As someone who views AGW as a thing that a) exists, b) represents a serious threat to the living standards of future humans, and c) is massively misrepresented by people on both sides of the political spectrum, here are some devil's advocate style answers.

-Why wouldn't they simply exaggerate the dangers of issues anyone can easily verify are problems, and that may even require more urgent action to turn around, like deforestation, the collapse of ocean ecosystems, overpopulation, human rights abuses, etc?

Because the left has been doing exactly that for a while, and it hasn't been working. Many on the right don't view most of those as collective action problems as affecting us, if they even view them as problems. (Overpopulation, in particular, is not something that anyone who subscribes to the Julian Simon/Bryan Caplan view would accept as a problem).

-Why waste so much energy fighting over the existence of a problem instead of over solutions to undeniable problems?

Because it provided a means to reframe many of the arguments Steve May brought up (oil spills, pollution, deforestation). The environmental movement was largely synonymous with 'anti-market luddites' through the 60s, 70s, and 80s, until it found (or invented, according to the hoax premise) a way to brand it's opponents as science deniers.

As Steve said above, it's hard not to be suspicious when the Left discovers a crisis that will destroy the world unless we do a bunch of things that they wanted to do all along.
http://f.tqn.com/y/politicalhumor/1/S/5/6/3/What-If-Its-A-Hoax.jpg

BJP said...

As a libertarian climate skeptic (depending on how one defines the phrase), I'll speculate on the reason the left has motivated reasoning on climate. In addition to your quote (which I think is correct), climate change is both squishy and dire which makes it a wonderful tool for addressing pretty much anything the left wants. "Squishy" because pretty much anything can be said to be related to climate change because 1) most things are affected by the climate and 2) the climate is not exactly the same now as it was at previous time X. Just search for "things caused by global warming" and you'll find many comically extensive lists. "Dire" because the claim that climate change has essentially infinite consequences allows most discussions of tradeoffs to be shut down (see second paragraph below). Should we reduce fossil fuel usage at a very high economic cost? Clearly yes, because the alternative is possible extinction, or at least the end of our way of life as we know it -- it doesn't really matter how big the economic cost is now when those are the alternatives. So, climate change presents a tool to demand government control of essentially anything with no regard to the economic tradeoffs that might otherwise favor non-governmental solutions.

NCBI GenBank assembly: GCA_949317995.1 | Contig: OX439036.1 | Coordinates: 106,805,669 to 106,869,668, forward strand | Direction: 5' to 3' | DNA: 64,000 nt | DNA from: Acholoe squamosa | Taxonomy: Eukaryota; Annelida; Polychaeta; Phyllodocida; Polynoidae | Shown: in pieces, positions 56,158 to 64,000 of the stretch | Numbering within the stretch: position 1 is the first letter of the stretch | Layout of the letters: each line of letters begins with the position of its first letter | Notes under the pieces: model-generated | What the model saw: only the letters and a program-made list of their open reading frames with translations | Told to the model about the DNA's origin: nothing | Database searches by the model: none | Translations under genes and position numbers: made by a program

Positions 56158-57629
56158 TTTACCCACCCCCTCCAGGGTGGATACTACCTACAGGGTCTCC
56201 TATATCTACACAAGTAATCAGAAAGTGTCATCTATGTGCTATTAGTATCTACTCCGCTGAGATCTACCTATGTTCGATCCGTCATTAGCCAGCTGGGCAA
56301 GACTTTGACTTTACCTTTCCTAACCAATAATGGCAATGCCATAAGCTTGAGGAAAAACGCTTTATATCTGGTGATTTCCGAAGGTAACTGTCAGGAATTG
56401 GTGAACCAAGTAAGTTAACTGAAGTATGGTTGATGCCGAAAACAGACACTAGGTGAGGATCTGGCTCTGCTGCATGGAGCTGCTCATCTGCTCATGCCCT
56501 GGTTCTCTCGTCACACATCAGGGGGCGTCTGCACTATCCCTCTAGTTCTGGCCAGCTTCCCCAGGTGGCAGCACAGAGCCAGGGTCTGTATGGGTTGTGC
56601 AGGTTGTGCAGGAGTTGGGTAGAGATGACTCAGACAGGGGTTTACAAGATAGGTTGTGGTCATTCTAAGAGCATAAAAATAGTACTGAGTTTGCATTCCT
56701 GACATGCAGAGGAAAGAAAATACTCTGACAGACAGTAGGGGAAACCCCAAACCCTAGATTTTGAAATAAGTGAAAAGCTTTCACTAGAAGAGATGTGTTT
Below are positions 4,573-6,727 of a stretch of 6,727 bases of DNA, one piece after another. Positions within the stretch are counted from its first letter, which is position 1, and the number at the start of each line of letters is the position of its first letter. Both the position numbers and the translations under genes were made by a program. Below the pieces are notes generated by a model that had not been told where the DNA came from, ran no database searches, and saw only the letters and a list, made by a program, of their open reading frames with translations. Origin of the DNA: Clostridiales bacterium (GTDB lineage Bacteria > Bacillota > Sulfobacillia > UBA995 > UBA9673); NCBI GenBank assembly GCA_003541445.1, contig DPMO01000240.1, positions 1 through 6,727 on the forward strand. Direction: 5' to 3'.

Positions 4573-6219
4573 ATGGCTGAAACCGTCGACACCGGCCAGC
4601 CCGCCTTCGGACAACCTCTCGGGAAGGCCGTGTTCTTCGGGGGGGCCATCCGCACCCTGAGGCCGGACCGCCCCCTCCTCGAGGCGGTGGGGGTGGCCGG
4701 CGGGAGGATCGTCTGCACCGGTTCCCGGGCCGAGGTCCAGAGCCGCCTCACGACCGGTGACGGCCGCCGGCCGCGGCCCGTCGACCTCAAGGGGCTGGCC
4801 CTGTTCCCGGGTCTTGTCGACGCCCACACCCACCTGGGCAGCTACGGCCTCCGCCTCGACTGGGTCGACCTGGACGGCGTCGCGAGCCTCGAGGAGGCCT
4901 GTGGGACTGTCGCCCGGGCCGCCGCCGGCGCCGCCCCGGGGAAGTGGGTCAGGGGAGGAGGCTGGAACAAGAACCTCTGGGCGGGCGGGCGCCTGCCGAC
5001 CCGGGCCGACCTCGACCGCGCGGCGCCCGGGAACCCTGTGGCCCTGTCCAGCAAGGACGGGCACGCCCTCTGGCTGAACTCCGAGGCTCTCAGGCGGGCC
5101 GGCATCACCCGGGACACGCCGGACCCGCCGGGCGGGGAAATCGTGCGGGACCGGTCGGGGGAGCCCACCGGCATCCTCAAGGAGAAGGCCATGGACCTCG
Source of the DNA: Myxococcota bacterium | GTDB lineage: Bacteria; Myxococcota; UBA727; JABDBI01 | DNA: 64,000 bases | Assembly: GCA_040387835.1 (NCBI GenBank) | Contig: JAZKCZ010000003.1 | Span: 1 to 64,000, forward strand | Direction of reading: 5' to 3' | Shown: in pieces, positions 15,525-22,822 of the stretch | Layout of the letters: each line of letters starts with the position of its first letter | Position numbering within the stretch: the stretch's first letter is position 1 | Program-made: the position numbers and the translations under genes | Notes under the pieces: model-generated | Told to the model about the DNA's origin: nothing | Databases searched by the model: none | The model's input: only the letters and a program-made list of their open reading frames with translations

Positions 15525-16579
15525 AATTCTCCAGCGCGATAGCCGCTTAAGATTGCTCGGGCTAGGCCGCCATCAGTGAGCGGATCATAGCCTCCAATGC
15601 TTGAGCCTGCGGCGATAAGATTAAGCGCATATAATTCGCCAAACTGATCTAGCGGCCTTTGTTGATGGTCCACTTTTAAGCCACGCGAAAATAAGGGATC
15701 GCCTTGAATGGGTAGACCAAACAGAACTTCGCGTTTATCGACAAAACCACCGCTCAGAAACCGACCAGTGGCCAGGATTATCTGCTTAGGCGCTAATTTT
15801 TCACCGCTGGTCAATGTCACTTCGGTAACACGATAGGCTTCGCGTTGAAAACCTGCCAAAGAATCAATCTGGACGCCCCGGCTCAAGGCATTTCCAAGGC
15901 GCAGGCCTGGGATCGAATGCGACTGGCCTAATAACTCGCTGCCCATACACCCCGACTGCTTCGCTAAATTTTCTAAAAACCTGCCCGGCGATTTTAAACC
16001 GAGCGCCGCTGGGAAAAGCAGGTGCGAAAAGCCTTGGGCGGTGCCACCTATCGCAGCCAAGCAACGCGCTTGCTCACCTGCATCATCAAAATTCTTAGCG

I think this pretty thoroughly explains why the left would have motivated reasoning on this topic. But of course I do realize there is also a strong motivation for motivated reasoning with regard to libertarians, to which I am surely subject as well. So, I try to set my bar for convincing refutations of my position lower than I otherwise would. Even with that, however, I'm yet to be convinced. I think Jonathan Adler's essay that somehow convinced Jerry Taylor is very good and I agree with pretty much all of it. But my take away is that, due to its logic, we should increase foreign aid to poor, vulnerable countries, and the absolute size of this increase would be far, far lower than pretty much anything proposed to "seriously" deal with climate change. I'm extra friendly to this suggested course of action because of the entirely different reason that I think we favor our local poor at the expense of the global poor far too much already. Taylor's argument that the small chance of catastrophe should be driving our decision process is wholly unconvincing to me. I think it should be wholly unconvincing to almost everyone else also, or else they should all also be Christians a la Pascal's Wager. The product of "infinity" and "zero" is indeterminate, not "large" like Taylor suggests is necessarily true. It could be large, but we can't assume it is so simply because we're multiplying by "infinity". When I do the math, I think I come out with "zero" being sufficiently small to outweigh "infinity" in a qualitatively similar way to deciding not to pay for meteor insurance for my house. Here's what I think is a good explanation of why I think "zero" is small: http://www.forbes.com/sites/warrenmeyer/2010/10/15/denying-the-catstrophe-the-science-of-the-climate-skeptics-position/